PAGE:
Oncology Services Available at Care Center Cincinnati
November 6, 2019
A cancer diagnosis can be devastating news, but medical technology has made many advanced treatment options available to pets. Progressive therapies can often slow cancer growth, improve your pet’s quality of life, and, in some cases, provide a cure. If your family veterinarian has diagnosed cancer in your beloved companion, Care Center Cincinnati’s board-certified oncologists will work with her to design a unique treatment plan for your pet that may include a combination of surgery, chemotherapy, radiation therapy, and other treatments.
Surgical oncology for pets with cancer
When cancer is limited to a tumor, surgical excision may be possible. Some tumors can be completely removed for a cure; however, other tumors invade local tissue or bone, and complete excision may not be possible. The tumor’s location, size, and type will determine whether complete excision is possible, or if partial resection is the best option. Care Center’s oncologists and board-certified surgeons collaborate to perform the safest, most advanced procedures. To provide the best treatment plan for every pet, surgery is often combined with other therapies, such as chemotherapy or radiation, for a multimodal approach.
Chemotherapy for pets with cancer
Chemotherapy involves treatment with medications designed to kill rapidly dividing cancer cells. Some chemotherapy medications must be administered by injection at our hospital, whereas oral forms can often be administered by you at home. Human chemotherapy medications often cause debilitating side effects, but veterinary chemotherapy treatments typically cause only minor side effects that can be managed with medications. Chemotherapy is often administered when surgery is not possible, when cancer is disseminated throughout the body instead of confined to a single location, or in addition to surgery to kill cancer cells that may have spread.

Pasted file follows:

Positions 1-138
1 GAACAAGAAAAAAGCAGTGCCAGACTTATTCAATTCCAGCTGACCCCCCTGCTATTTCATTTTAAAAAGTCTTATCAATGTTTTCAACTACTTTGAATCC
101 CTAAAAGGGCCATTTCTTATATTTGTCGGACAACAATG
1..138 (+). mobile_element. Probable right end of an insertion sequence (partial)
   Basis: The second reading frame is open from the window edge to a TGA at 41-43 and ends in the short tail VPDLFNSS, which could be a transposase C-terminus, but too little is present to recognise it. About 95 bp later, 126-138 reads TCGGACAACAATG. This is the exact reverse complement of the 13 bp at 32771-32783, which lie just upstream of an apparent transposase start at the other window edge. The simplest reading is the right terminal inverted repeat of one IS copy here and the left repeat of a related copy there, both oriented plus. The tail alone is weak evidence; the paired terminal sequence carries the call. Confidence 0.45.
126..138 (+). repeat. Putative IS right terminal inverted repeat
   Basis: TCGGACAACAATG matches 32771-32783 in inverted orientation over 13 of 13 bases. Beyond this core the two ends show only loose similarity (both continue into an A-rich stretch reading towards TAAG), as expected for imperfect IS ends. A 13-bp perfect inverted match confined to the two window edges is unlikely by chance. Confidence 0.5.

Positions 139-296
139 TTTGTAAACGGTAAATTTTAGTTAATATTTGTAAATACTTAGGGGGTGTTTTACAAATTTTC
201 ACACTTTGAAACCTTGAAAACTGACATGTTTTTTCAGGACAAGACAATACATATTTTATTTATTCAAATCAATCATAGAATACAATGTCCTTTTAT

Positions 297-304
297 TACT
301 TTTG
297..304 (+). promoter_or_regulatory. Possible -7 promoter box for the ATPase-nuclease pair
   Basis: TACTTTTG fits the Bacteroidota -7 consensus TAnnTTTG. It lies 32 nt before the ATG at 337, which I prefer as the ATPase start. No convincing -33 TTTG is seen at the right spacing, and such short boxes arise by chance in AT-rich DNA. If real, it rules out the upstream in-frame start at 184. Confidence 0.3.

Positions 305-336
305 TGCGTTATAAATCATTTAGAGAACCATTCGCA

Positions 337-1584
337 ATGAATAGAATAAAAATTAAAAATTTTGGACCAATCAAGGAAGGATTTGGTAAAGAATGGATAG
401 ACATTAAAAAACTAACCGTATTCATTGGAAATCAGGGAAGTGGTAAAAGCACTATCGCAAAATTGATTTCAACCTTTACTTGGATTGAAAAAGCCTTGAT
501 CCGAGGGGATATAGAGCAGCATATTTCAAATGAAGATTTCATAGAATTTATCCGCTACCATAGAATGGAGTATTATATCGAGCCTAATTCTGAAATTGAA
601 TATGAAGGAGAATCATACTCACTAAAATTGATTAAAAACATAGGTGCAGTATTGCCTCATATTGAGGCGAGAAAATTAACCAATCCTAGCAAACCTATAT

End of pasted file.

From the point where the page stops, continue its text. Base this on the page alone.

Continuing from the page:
Radiation therapy for pets with cancer
Radiation therapy uses a high-energy beam that kills cancer cells by damaging their DNA. Radiation can be used to shrink a tumor before surgical excision, to treat inoperable tumors, or to treat the remaining portion of a partially removed tumor. Conventional radiation treatments are typically administered five days a week for several weeks with the goal of remission. Palliative radiation therapy is administered less frequently as part of a pain management plan for pets for whom a cure is not possible. Radiation causes minimal side effects, and red or flaky skin at the radiation site is the most likely complication.
Stereotactic radiosurgery for pets with cancer
Stereotactic radiosurgery is a new, advanced form of radiation therapy that has been highly successful in human cancer treatment and offers new hope to pets with previously untreatable cancers. Despite its name, stereotactic radiosurgery is a noninvasive, non-surgical treatment for localized cancer. A high dose of precisely focused radiation is directed at cancerous tissue, sparing nearby normal tissue and causing few side effects.
Palliative care for pets with cancer
Unfortunately, despite advanced treatment options, some cancers are incurable. Treatment goals of palliative care include managing pain and ensuring the best quality of life possible for a pet’s remaining time. Palliative care may include radiation therapy, pain medications, alternative pain management therapies, and medications to manage cancer’s side effects. We provide a dignified and comfortable ending for pets who can no longer fight their cancer. Care Center’s oncology department is available to consult with you or your family veterinarian regarding your pet’s cancer treatment. Contact us if you have questions or would like to schedule an appointment with one of our oncologists.